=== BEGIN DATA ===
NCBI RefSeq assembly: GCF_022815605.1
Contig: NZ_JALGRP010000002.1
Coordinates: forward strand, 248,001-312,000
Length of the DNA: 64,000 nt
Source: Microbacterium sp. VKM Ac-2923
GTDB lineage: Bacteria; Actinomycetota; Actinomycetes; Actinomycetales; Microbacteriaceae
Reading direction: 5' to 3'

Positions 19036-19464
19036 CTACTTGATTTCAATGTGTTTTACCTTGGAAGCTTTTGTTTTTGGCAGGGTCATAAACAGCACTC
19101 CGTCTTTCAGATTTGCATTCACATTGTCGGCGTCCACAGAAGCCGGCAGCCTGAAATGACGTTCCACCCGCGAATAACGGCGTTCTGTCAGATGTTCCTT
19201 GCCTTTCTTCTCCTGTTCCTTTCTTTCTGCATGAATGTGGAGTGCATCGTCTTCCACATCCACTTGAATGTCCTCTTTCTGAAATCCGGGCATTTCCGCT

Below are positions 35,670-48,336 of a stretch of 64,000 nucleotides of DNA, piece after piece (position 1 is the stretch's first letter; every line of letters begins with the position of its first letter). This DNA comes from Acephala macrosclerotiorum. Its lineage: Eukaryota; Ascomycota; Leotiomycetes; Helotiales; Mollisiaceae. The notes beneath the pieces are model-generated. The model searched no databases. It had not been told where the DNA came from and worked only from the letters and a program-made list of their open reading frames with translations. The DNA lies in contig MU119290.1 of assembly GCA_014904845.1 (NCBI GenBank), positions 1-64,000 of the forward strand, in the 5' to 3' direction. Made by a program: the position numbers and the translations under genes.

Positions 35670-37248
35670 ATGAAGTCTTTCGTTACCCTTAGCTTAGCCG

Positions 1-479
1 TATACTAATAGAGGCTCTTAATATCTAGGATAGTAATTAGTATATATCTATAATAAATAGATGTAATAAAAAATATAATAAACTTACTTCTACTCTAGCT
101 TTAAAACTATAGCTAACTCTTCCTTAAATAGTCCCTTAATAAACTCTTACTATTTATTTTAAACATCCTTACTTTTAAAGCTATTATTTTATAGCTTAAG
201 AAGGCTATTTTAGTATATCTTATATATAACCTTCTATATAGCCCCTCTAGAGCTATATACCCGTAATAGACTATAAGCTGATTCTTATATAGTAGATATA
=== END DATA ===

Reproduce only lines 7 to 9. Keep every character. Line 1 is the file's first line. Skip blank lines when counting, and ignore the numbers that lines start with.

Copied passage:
Reading direction: 5' to 3'

Positions 19036-19464
19036 CTACTTGATTTCAATGTGTTTTACCTTGGAAGCTTTTGTTTTTGGCAGGGTCATAAACAGCACTC